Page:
I hope that in sharing this very important information that another family can stay one step ahead of their child.  With the help of the NAA and their resources, I know that I’ve helped create a safer environment for Ronan.   I do as much as I can in order to have eyes and ears on him at all times.  He still tries to outsmart me though.  My biggest fear continues to be losing him forever.  Ronan’s worth the amazing amount of prayers I say for his safety though, and he’s worth every effort I give to keep him safe.  He’s worth every single bit of that.


Cathy Jameson is a Contributing Editor for Age of Autism.




It is a tough watch but extremely important issue to all those affected by Autism. My son is almost 4 and he is very high functioning and he's verbal. Pretty much besides some minor anxiety and repetitive behavior, wandering is about the only issue he has. I have installed the locks and alarms but yet there is not a moment that goes by that it escapes my mind. As I sit here, I have just finished making fliers to be used "just in case" he disappears while on a vacation we have planned in a few weeks and last week I had to report a neighbor who failed to fix a fence (after several kind requests) that fell down on his property that houses a half filled pool. I pray everyday for all of our babies, let us find some peace and let them heal.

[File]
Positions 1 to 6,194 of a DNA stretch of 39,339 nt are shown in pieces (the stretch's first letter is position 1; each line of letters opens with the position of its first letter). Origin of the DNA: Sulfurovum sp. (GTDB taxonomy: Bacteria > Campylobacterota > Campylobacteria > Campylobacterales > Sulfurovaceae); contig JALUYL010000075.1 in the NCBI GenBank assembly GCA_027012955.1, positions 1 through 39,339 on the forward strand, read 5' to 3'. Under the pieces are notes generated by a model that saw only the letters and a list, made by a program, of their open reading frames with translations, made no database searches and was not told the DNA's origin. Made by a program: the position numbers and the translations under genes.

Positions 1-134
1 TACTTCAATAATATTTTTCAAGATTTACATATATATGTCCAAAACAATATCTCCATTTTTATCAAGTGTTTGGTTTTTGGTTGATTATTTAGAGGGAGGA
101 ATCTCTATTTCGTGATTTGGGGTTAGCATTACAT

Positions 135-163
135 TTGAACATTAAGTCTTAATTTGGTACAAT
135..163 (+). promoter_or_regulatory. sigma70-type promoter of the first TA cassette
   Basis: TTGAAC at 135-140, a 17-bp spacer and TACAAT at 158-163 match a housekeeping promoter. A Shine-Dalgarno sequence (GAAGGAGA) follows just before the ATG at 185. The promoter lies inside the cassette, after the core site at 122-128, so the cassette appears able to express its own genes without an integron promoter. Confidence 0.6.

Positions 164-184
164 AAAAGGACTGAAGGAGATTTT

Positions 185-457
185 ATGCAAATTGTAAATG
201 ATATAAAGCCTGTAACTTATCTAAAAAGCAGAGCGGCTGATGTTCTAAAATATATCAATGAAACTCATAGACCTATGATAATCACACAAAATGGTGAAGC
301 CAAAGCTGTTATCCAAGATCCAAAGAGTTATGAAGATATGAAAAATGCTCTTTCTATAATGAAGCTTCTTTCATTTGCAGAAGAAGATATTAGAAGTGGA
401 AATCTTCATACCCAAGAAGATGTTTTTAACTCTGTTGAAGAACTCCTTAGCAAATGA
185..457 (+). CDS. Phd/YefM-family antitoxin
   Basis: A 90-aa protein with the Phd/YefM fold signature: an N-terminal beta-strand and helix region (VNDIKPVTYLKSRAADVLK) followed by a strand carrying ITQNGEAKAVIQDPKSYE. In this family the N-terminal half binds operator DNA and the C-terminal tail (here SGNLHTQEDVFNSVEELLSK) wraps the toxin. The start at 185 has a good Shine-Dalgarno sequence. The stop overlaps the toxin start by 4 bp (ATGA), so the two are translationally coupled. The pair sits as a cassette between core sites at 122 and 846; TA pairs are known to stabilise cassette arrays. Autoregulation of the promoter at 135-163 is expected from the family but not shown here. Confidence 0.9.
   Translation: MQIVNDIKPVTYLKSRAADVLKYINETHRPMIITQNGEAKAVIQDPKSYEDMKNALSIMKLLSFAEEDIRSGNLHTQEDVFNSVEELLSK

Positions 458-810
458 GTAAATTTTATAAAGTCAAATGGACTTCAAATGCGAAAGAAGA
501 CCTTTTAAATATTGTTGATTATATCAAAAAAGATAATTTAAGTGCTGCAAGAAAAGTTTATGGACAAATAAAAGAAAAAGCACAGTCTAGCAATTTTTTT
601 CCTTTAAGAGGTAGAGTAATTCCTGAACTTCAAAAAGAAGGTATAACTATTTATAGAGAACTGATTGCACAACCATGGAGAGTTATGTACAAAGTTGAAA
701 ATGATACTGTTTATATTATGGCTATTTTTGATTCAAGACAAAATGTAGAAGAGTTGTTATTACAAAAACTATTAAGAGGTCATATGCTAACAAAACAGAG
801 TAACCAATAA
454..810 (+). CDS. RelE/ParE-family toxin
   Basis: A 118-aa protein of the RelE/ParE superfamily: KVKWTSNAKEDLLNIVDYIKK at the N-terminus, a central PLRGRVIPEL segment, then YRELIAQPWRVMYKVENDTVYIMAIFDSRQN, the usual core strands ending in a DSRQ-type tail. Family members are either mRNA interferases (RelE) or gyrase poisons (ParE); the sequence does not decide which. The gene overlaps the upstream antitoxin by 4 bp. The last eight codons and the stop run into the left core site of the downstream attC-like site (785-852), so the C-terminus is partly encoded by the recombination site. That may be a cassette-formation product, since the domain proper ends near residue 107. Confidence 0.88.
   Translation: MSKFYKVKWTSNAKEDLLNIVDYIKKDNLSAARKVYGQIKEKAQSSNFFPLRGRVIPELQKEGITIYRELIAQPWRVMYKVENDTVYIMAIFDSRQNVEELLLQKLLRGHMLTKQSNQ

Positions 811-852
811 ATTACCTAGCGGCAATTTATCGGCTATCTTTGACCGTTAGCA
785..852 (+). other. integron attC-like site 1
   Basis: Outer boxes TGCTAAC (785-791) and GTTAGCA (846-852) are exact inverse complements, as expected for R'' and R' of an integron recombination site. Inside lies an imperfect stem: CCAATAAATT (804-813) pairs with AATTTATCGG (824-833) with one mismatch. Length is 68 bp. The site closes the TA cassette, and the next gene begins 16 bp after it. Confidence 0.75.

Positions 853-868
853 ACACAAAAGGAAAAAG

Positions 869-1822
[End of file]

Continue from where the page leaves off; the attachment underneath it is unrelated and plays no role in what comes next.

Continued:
tara mcmillan

another nightmare to deal with when you have a child with autism. Daily --- we make sure the locks are up... and that Isaac is in the house. I can not even begin to watch the video. Isaac has escaped several times from our house- and he has always gone to the mailbox. It is less than 1/2 mile away, but he has to cross the street to get there. It is a nightmare, but thankfully each time he has been ok.


What a moving article and haunting video.

Ed Arranga

Dear Cathy -

Thank you for a wonderful article. Yes, it is a dark place. Every few months I have nightmares about “misplacing” my boys. One minute they are with me, the next minute they are not.